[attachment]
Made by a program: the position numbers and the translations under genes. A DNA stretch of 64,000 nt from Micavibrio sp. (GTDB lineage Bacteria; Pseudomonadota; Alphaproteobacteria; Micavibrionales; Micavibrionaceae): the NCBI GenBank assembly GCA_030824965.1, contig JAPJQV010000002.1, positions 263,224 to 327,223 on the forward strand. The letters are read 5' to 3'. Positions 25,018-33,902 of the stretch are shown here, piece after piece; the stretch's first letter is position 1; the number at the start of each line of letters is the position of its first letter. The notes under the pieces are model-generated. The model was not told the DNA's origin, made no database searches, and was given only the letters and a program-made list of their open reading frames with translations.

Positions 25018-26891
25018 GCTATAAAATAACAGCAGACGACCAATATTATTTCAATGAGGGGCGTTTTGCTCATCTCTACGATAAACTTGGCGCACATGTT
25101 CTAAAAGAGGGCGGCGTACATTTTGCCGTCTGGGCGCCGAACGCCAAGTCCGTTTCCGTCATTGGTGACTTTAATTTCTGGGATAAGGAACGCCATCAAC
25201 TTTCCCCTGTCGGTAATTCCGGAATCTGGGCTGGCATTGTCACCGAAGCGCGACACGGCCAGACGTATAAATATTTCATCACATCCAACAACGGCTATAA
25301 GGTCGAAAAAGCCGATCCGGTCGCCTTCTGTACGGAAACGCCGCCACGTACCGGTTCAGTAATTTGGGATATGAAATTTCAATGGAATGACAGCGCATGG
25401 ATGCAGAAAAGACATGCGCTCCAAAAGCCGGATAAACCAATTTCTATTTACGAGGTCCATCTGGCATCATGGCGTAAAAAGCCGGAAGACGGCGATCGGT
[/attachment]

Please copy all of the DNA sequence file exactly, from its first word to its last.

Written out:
Made by a program: the position numbers and the translations under genes. A DNA stretch of 64,000 nt from Micavibrio sp. (GTDB lineage Bacteria; Pseudomonadota; Alphaproteobacteria; Micavibrionales; Micavibrionaceae): the NCBI GenBank assembly GCA_030824965.1, contig JAPJQV010000002.1, positions 263,224 to 327,223 on the forward strand. The letters are read 5' to 3'. Positions 25,018-33,902 of the stretch are shown here, piece after piece; the stretch's first letter is position 1; the number at the start of each line of letters is the position of its first letter. The notes under the pieces are model-generated. The model was not told the DNA's origin, made no database searches, and was given only the letters and a program-made list of their open reading frames with translations.

Positions 25018-26891
25018 GCTATAAAATAACAGCAGACGACCAATATTATTTCAATGAGGGGCGTTTTGCTCATCTCTACGATAAACTTGGCGCACATGTT
25101 CTAAAAGAGGGCGGCGTACATTTTGCCGTCTGGGCGCCGAACGCCAAGTCCGTTTCCGTCATTGGTGACTTTAATTTCTGGGATAAGGAACGCCATCAAC
25201 TTTCCCCTGTCGGTAATTCCGGAATCTGGGCTGGCATTGTCACCGAAGCGCGACACGGCCAGACGTATAAATATTTCATCACATCCAACAACGGCTATAA
25301 GGTCGAAAAAGCCGATCCGGTCGCCTTCTGTACGGAAACGCCGCCACGTACCGGTTCAGTAATTTGGGATATGAAATTTCAATGGAATGACAGCGCATGG
25401 ATGCAGAAAAGACATGCGCTCCAAAAGCCGGATAAACCAATTTCTATTTACGAGGTCCATCTGGCATCATGGCGTAAAAAGCCGGAAGACGGCGATCGGT